Last spring a friend asked for some advice about what to do with “a couple of bushes” in front of his house. They were large and dense, and created a bit of a visual block – a safety hazard, actually – as they’d back out of their driveway. Based on his description (“I dunno, regular bushes”) and his home’s location south of SF in the city of South San Francisco (dominated by midcentury tracts), I assumed he was talking about junipers. I told him to bring photos and I’d give some suggestions.
Turns out I was right about them being junipers. Large, dense hassocks of juniper. And a couple of hassocks of Japanese cypress thrown in for good measure. And two sad, neglected roses. And white sparkly gravel that had long since lost its sparkle. And the yard and concrete path framed in scalloped pink brick edging. And each plant in its own little circle of scalloped pink brick. And everything planted symmetrically in pairs, but not really; they were all a little “off” from actual symmetry. It’s like it wanted to be kitsch, but didn’t know kitsch was a thing.
My advise? Napalm. Flame throwers. Bulldozers. Whatever it took to get that vision out of my eyes where it’s forever burned.
The more diplomatic side of myself told him that really it would be a matter of shortening the bushes so that he could see over. Or, if he wanted, he could always go all topiary on them critters.
Well, that got him excited, and he started taking pictures of all the topiaries around his neighborhood. “You mean like this?! I like this!” And the next week, “Ooh, look at this one!” Then the question that every gardener dreads (and anticipates) when they know they don’t really wanna do it, especially when you know it’s going to be work for trade of a meal. “Would you do it for me? You just do the pruning and I’ll do the cleanup?”
Dammit. I knew I would say yes, dammit. At first it was a softer entrance: “Well, why don’t I come over and take a look and see in person what the possibilities are.”
So I did. Since this was essentially a freebie job, he suggested quite sincerely that I do whatever was the easiest. Well, of course that would be lopping off the top halves of the junipers, leaving them like giant green bowls full of dead brown matter. Oh, but no. “Let’s do it! I’m going to do puffball poodle-tail topiary on these. It’ll be fun!” I said. It’ll be fun. Did I really just say that?
That was 9am. His wife made me a lovely breakfast, and a lovelier lunch, and I plugged away. The difficult part was just getting started, finding where the individual branches came out. I’d try wiggling it to see if there were obvious masses alluding to branches, and start cutting my way in. By 430pm, I was only perhaps 75% into the first of the two bushes, when it was time to call it quits for the day.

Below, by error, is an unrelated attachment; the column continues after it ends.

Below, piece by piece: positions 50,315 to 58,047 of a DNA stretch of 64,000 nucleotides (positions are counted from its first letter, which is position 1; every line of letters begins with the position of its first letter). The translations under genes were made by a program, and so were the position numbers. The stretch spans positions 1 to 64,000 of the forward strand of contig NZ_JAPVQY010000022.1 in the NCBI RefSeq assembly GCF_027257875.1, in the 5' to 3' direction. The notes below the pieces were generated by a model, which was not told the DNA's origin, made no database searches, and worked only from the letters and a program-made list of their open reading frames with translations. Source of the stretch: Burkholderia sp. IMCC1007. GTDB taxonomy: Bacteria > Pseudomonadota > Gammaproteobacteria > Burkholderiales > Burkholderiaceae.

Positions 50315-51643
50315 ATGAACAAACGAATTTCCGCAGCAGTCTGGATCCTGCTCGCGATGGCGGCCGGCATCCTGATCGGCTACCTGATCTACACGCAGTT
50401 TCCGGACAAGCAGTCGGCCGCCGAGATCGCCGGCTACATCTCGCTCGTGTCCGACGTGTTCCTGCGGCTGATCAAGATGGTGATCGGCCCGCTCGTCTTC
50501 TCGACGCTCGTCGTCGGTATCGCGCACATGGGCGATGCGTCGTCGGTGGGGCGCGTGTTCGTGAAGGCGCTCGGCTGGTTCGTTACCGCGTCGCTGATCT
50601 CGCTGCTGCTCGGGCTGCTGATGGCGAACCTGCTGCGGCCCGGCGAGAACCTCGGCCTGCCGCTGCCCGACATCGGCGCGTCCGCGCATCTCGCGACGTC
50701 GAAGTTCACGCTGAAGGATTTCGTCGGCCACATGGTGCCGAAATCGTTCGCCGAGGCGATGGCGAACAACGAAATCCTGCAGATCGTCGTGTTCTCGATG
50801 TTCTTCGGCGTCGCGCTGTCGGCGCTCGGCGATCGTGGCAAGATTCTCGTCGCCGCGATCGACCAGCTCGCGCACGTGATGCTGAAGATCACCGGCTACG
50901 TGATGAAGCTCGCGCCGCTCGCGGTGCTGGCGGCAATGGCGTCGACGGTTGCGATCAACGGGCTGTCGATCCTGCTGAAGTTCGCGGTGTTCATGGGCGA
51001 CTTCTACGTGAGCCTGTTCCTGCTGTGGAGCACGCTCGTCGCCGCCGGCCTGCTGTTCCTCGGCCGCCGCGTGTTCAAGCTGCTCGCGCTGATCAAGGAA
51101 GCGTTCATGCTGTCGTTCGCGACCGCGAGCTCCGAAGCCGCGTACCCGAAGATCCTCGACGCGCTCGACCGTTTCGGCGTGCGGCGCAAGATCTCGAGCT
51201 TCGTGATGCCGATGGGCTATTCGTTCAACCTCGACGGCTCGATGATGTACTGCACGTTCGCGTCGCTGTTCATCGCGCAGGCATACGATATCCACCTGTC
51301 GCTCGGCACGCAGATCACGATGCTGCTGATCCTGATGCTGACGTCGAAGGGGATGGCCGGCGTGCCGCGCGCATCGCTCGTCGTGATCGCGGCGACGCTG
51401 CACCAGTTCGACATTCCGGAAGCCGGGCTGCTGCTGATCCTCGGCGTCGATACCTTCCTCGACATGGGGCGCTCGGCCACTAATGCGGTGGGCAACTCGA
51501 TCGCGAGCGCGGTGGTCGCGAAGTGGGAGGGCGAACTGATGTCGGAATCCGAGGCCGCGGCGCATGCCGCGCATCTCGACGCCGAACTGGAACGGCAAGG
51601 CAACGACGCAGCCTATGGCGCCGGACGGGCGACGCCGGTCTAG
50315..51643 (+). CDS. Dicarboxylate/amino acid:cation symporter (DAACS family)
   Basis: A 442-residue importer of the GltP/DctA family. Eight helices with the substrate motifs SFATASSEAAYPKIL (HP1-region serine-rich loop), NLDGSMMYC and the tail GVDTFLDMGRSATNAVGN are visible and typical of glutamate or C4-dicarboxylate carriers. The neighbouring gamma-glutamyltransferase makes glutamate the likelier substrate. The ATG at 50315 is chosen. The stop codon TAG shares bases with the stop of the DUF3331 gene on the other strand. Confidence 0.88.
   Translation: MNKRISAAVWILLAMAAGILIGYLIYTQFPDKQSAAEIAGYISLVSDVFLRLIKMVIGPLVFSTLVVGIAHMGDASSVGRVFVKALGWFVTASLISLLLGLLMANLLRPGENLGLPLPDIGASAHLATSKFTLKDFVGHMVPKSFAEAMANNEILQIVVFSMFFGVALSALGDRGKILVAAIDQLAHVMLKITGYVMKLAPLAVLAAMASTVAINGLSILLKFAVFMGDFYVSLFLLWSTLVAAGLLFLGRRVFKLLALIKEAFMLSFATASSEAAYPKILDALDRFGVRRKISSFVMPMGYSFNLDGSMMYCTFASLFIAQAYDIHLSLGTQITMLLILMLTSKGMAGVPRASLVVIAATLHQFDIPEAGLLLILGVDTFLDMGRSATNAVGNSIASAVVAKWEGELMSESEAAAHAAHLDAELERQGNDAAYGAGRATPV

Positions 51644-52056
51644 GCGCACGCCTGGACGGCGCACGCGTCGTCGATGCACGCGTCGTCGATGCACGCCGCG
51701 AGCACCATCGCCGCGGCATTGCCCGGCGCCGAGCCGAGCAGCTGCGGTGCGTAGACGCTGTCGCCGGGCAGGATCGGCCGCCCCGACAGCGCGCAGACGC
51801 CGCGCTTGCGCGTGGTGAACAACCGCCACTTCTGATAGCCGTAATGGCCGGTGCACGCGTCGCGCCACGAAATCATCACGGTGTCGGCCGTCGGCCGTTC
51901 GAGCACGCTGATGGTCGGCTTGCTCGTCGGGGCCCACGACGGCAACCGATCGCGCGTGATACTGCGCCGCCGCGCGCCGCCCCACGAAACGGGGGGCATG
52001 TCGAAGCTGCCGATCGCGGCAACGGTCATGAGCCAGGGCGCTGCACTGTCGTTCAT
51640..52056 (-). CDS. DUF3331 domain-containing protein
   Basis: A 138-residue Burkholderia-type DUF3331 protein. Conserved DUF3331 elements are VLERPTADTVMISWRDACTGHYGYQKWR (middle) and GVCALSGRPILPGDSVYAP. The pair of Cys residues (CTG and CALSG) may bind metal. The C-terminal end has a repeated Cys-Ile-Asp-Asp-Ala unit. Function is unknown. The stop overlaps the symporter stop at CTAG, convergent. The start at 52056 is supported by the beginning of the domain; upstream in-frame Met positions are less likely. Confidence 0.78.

In a way, it really was kinda fun. It was archaeology. Those things had been planted in the 1960s when the house was built, and had been kept as hassocks the whole time. The previous tenants apparently had lots of frat-style front yard parties, and the bushes were full of cans and bottles of all sorts. We found tools and cheap jewelry. We found a baseball bat. At the bottom, we even found “vintage” Budweiser cans – the old kind that had the opening where you pull off the tab and drop it into the can so that you could accidentally choke on it later.
I’m a big fan of Crimes Against Horticulture, and follow the blog and Facebook page religiously. I’ve even submitted many photos of crimes I’ve happened across. A big part of me was embarrassed by what I was doing to these junipers, secretly knowing that I was doing something worthy of its venerable pages, but another part of me was having a good time hacking away. It was pleasing to reach that central trunk and decide which branches should live and which should die the death they deserved. As the forms started taking shape, I really came to be pleased with my handiwork. It’s just the classic poodle-tail pruning job, but it’s gratifying to start it from scratch, and on plants that are large enough to give me that before-and-after I love so much.
What I’d planned as “a short day” in fact took three full days, split over six weeks as time allowed. Three breakfasts and three lunches, and lots of work. Lots of rashes on my hands from the juvenile growth on the junipers. In the end, they’re a little bit of a hack, since the balls haven’t fully formed, but it’ll recover quickly and become the ultimately desired form soon enough. Gotta start somewhere!
Since the larger junipers up front now have some form and structure, the smaller hassocks of Japanese cypress are much less offensive behind them. It’s no longer just a “plunk plunk plunk plunk” of plants. There’s something of a design at play.
When I left, the pruning had been done but the piles of branches and dead leaf matter were still stacked up, awaiting the green bin and shop vac. Hopefully I’ll get a chance to see them all prettied up!
Here’s the link for the full Flickr album: https://flic.kr/s/aHsk3VtGat
I’ve always wondered how someone would go about starting a poodle-prune job, thank you for sharing! Very inspiring. (did you talk to them about perhaps replacing the scalloped edges?)
Thanks! It was a bit of a guessing game myself. ☺
I did mention it to them. Budget is a huge issue there, so the bricks will likely remain for a spell. They’re planning to remove the gravel in favor of bark, at least.